Cable TV viewing declined by more than 12 percent in January

Looks like Netflix and other streaming services are starting to have an impact on traditional TV viewing: Total live TV ratings were down 12.7 percent year over year across the networks of major media companies, according to a note from Nomura Research, which is based on recent numbers from Nielsen. Nomura analyst Anthony DiClemente wrote that this was “one of the worst declines we have seen since we launched coverage of these companies.”

So why is live TV struggling? DiClemente pointed the finger at streaming services as the reason for the decline: “Netflix, Amazon Instant Video, and Hulu, continue to siphon viewers away from linear TV,” he concluded.

There are some differences between individual networks, which in turn weigh on media companies’ bottom lines. January was a particularly bad month for Viacom, which saw ratings decline by 23 percent when compared to January 2014, with declines largely driven by MTV and Nickelodeon. Disney on the other hand only faced ratings declines of 7.5 percent, thanks in part to great ratings for ESPN.

Numbers like these run counter to the notion that online video viewing is additive to traditional TV consumption. That may have been true when people only streamed 15 minutes a day, but recent numbers from Netflix show that its subscribers watch an average of 90 minutes of Netflix programming every day.

The new king of TV ratings: Twitter

Twitter is now a two-way street for NBC: a platform for syndicating content, and a platform for driving eyeballs back to the network.

DIY VOD

Binge viewing via DVR is another example of how consumers are increasingly able to piece together their own a la carte, on-demand, TV Everywhere experience using commercially available technology that is pushing — so far successfully — at the legal limits of permissible fair use.

Netflix on target with originals

In their first-quarter letter to shareholders, Hastings and CFO David Wells hint that Netflix has developed something of a secret formula for producing hits that it will not be sharing with the rest of the industry.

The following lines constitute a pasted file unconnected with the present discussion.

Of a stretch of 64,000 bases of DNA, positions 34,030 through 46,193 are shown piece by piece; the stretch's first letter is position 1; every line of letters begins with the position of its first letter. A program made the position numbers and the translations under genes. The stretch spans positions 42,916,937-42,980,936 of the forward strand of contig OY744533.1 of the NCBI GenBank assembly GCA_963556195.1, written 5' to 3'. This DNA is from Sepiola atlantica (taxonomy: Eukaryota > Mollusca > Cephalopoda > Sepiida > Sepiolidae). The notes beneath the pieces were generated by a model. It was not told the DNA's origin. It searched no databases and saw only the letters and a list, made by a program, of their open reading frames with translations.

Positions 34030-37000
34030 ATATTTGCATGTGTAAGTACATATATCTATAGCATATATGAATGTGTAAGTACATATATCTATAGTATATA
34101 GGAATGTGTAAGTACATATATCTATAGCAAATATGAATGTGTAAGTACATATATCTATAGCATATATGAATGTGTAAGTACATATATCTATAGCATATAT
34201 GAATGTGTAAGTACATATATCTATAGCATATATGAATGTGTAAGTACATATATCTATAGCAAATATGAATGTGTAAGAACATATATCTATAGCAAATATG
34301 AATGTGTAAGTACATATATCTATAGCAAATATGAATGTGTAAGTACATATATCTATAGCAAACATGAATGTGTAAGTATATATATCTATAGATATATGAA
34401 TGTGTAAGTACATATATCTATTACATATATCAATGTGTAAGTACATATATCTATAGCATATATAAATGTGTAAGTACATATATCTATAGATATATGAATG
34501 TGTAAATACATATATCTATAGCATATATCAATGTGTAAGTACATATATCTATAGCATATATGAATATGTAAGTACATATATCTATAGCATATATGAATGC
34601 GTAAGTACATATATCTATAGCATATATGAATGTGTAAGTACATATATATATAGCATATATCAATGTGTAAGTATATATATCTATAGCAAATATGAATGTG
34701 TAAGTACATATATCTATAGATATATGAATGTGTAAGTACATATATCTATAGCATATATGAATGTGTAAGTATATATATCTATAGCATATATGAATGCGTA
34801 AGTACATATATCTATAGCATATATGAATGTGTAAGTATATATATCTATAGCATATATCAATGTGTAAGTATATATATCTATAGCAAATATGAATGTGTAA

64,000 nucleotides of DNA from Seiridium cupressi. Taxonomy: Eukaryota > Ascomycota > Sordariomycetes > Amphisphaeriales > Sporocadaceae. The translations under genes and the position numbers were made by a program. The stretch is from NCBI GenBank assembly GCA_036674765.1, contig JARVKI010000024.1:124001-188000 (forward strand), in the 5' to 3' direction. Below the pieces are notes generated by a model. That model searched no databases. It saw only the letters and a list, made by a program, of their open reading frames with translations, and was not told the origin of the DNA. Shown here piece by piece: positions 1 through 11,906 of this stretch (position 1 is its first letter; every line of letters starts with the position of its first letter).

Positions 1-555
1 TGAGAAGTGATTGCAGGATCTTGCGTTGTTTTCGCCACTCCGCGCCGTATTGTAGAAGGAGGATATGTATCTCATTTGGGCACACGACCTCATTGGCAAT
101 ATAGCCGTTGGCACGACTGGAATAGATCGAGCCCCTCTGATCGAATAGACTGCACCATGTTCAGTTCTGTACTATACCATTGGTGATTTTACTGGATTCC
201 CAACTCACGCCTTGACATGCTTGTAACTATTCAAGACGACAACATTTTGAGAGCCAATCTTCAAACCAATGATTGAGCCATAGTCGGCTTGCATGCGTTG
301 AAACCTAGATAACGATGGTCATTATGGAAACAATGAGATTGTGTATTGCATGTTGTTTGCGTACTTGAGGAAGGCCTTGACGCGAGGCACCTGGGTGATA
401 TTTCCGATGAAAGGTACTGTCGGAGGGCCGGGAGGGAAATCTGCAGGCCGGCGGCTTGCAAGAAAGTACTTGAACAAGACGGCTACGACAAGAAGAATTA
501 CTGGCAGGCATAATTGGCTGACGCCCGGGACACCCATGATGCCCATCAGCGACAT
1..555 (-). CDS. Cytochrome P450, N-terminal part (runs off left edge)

Valuing ‘House of Cards’

Presumably, Netflix has some internal metrics for gauging the return on its investment in House of Cards and other original series, but chances are it doesn’t look like a standard TV series P&L.

Today in Connected Consumer

As I noted in this week’s Weekly Update, the carriage dispute between Viacom and DirecTV that has led to 17 Viacom-owned networks being dropped by the sat-caster is ricocheting throughout the pay-TV industry. Last week, Cox Communications offered an unusual show of support for DirecTV, putting out a statement calling the dispute “a reflection of an unbalanced multichannel video business model,” that needs to be addressed systemically. Now, Time Warner Cable has chimed in, saying “Consumers are tired of these disputes and so are we.” The Wall Street Journal reports this morning that other pay-TV operators are for the most part refraining from trying to take advantage of DirecTV’s weakness to poach subscribers, a break from past industry practice. Even one of Viacom’s biggest stars, Jon Stewart, ripped the company in his Daily Show monologue on Monday, which led to Viacom quietly restoring full episodes of the Daily Show and The Colbert Report to the web. The dispute is causing pain on both sides. While DirecTV has lost some subscribers, Viacom’s networks have suffered horrendous ratings losses since DirecTV’s 20 million subscribers got blacked out. Peace talks continue but the sides apparently remain far apart.

Conan O’Brien still rules the Internet

Conan O’Brien may not have the best ratings on late night television, but his followers are tweeting and updating their Facebook statuses more than the audience of any other late night talker. Team CoCo even has four times as much online engagement as Jay Leno.